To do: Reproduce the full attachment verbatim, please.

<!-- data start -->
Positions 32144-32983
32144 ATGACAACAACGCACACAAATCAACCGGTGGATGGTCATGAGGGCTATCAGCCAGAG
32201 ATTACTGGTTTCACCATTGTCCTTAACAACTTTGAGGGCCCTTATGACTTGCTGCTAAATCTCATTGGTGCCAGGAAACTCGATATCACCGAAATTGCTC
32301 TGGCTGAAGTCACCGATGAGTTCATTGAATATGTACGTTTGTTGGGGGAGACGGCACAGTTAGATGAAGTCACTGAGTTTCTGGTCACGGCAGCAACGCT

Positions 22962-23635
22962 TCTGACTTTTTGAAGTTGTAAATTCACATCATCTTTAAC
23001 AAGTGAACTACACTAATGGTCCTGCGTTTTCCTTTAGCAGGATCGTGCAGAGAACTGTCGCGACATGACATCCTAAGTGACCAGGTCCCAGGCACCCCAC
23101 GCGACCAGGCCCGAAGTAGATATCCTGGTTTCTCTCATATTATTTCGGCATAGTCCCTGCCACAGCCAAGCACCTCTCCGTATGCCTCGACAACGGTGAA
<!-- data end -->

Positions 32144-32983
32144 ATGACAACAACGCACACAAATCAACCGGTGGATGGTCATGAGGGCTATCAGCCAGAG
32201 ATTACTGGTTTCACCATTGTCCTTAACAACTTTGAGGGCCCTTATGACTTGCTGCTAAATCTCATTGGTGCCAGGAAACTCGATATCACCGAAATTGCTC
32301 TGGCTGAAGTCACCGATGAGTTCATTGAATATGTACGTTTGTTGGGGGAGACGGCACAGTTAGATGAAGTCACTGAGTTTCTGGTCACGGCAGCAACGCT

Positions 22962-23635
22962 TCTGACTTTTTGAAGTTGTAAATTCACATCATCTTTAAC
23001 AAGTGAACTACACTAATGGTCCTGCGTTTTCCTTTAGCAGGATCGTGCAGAGAACTGTCGCGACATGACATCCTAAGTGACCAGGTCCCAGGCACCCCAC
23101 GCGACCAGGCCCGAAGTAGATATCCTGGTTTCTCTCATATTATTTCGGCATAGTCCCTGCCACAGCCAAGCACCTCTCCGTATGCCTCGACAACGGTGAA